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Cardinal defends handling of sex abuse cases

Egan: "My heart goes out to any and all victims and their families."  

NEW YORK (CNN) -- Roman Catholic Cardinal Edward Egan, under scrutiny for his handling of child sexual abuse cases when he was a Connecticut bishop in the 1990s, said Tuesday he was "confident that these cases were handled appropriately."

Egan, now the archbishop of New York, said he was preparing a letter for church members in the archdiocese on the "tragedy and immorality of sexual abuse" and on how the church will respond.

In a statement issued by his office, Egan said the letter also would touch on the "salient and essential facts" of the Connecticut cases.

He vowed the archdiocese would "thoroughly" investigate all allegations of child sexual abuse and would contact law enforcement agencies if there was "reasonable cause" to believe abuse has occurred and if the victim consents to reporting the crime.

Asked whether the cardinal's statement meant the archdiocese would not turn over information in past cases, a spokesman said, "We don't intend to go back 20 or 30 years and release information."

In his statement, that cardinal said, "Sexual abuse of children is an abomination. It leaves scars on its victims that long endure. My heart goes out to any and all victims and their families."

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"Sexual abuse of children is not only immoral it is also illegal."

Egan also said anyone bringing an allegation to the archdiocese would be encouraged to report it to the proper civil authorities.

Before being picked by the Vatican to head New York's Catholic archdiocese, Egan served as bishop of Bridgeport, Connecticut, from 1988 to 2000.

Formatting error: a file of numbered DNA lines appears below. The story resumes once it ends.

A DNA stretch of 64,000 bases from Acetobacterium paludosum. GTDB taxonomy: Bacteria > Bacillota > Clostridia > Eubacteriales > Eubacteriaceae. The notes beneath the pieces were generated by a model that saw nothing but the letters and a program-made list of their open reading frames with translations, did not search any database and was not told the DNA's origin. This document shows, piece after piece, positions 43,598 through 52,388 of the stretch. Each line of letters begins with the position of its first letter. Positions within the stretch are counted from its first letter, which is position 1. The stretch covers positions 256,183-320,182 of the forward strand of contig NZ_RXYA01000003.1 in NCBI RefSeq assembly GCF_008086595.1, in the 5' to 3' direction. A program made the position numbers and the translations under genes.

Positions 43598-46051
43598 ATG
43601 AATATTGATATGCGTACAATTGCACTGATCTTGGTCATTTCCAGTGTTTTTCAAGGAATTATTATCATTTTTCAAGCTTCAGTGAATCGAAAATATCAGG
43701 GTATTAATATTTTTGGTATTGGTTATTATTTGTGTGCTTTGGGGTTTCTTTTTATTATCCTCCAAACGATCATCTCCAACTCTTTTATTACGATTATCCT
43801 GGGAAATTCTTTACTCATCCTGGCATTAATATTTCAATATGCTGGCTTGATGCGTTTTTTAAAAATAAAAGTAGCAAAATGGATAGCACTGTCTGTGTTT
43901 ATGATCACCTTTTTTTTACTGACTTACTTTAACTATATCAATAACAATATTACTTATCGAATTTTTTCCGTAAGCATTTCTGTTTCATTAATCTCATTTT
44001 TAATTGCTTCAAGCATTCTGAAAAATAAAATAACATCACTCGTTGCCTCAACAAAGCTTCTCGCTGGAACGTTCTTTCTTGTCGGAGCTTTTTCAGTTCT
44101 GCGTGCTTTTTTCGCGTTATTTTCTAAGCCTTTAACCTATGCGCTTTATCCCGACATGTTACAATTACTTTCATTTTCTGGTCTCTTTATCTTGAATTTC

The Hartford Courant reported Sunday that during the 1990s charges by 26 plaintiffs against six priests in the Bridgeport diocese were kept secret and that many of the priests were allowed to continue working.

The newspaper cited sealed court files showing that nine other priests in the diocese had been accused of sexual abuse.

In his statement, Egan said the Courant's story "omitted certain key facts and contained inaccuracies," but he did not elaborate.

The cardinal said that during investigations of child sexual abuse allegations the archdiocese would "respond appropriately and pastorally to the person bringing the allegation and to the clergyman.

"In any such investigation, of course, we have to respect the rights of all persons involved, the rights of the accuser as well as the rights of the accused," he said.

The controversy involving Egan's tenure in Bridgeport is the latest episode in a burgeoning debate over how the Catholic Church has dealt with pedophile priests.

The controversy has been most acute in the Boston archdiocese, which paid out a multimillion-dollar settlement to victims of a former priest convicted of sexual abuse.

In the wake of that case, the church turned over the names of more than 90 priests accused of sexual misconduct to local prosecutors and created a blue-ribbon panel to study clergy sexual abuse.

Despite those steps, some prominent Catholics have called for the resignation of the Boston archbishop, Cardinal Bernard Law, over his handling of the child sexual abuse allegations.


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